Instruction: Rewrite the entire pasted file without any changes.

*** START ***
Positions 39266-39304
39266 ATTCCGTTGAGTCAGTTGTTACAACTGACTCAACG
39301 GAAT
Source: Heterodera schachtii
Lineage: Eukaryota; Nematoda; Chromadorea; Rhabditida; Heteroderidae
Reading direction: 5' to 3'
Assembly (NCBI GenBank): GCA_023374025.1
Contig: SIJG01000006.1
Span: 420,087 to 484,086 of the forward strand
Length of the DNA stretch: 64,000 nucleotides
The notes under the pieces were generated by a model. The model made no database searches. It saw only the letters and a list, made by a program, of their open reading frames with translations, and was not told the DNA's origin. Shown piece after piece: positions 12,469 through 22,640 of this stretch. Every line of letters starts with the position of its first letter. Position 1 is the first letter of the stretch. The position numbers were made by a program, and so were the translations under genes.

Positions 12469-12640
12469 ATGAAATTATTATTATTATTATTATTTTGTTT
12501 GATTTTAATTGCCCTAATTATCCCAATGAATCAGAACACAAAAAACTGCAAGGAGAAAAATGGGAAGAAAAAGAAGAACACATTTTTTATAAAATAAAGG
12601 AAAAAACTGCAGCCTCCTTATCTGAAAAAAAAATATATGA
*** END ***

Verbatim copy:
Positions 39266-39304
39266 ATTCCGTTGAGTCAGTTGTTACAACTGACTCAACG
39301 GAAT
Source: Heterodera schachtii
Lineage: Eukaryota; Nematoda; Chromadorea; Rhabditida; Heteroderidae
Reading direction: 5' to 3'
Assembly (NCBI GenBank): GCA_023374025.1
Contig: SIJG01000006.1
Span: 420,087 to 484,086 of the forward strand
Length of the DNA stretch: 64,000 nucleotides
The notes under the pieces were generated by a model. The model made no database searches. It saw only the letters and a list, made by a program, of their open reading frames with translations, and was not told the DNA's origin. Shown piece after piece: positions 12,469 through 22,640 of this stretch. Every line of letters starts with the position of its first letter. Position 1 is the first letter of the stretch. The position numbers were made by a program, and so were the translations under genes.

Positions 12469-12640
12469 ATGAAATTATTATTATTATTATTATTTTGTTT
12501 GATTTTAATTGCCCTAATTATCCCAATGAATCAGAACACAAAAAACTGCAAGGAGAAAAATGGGAAGAAAAAGAAGAACACATTTTTTATAAAATAAAGG
12601 AAAAAACTGCAGCCTCCTTATCTGAAAAAAAAATATATGA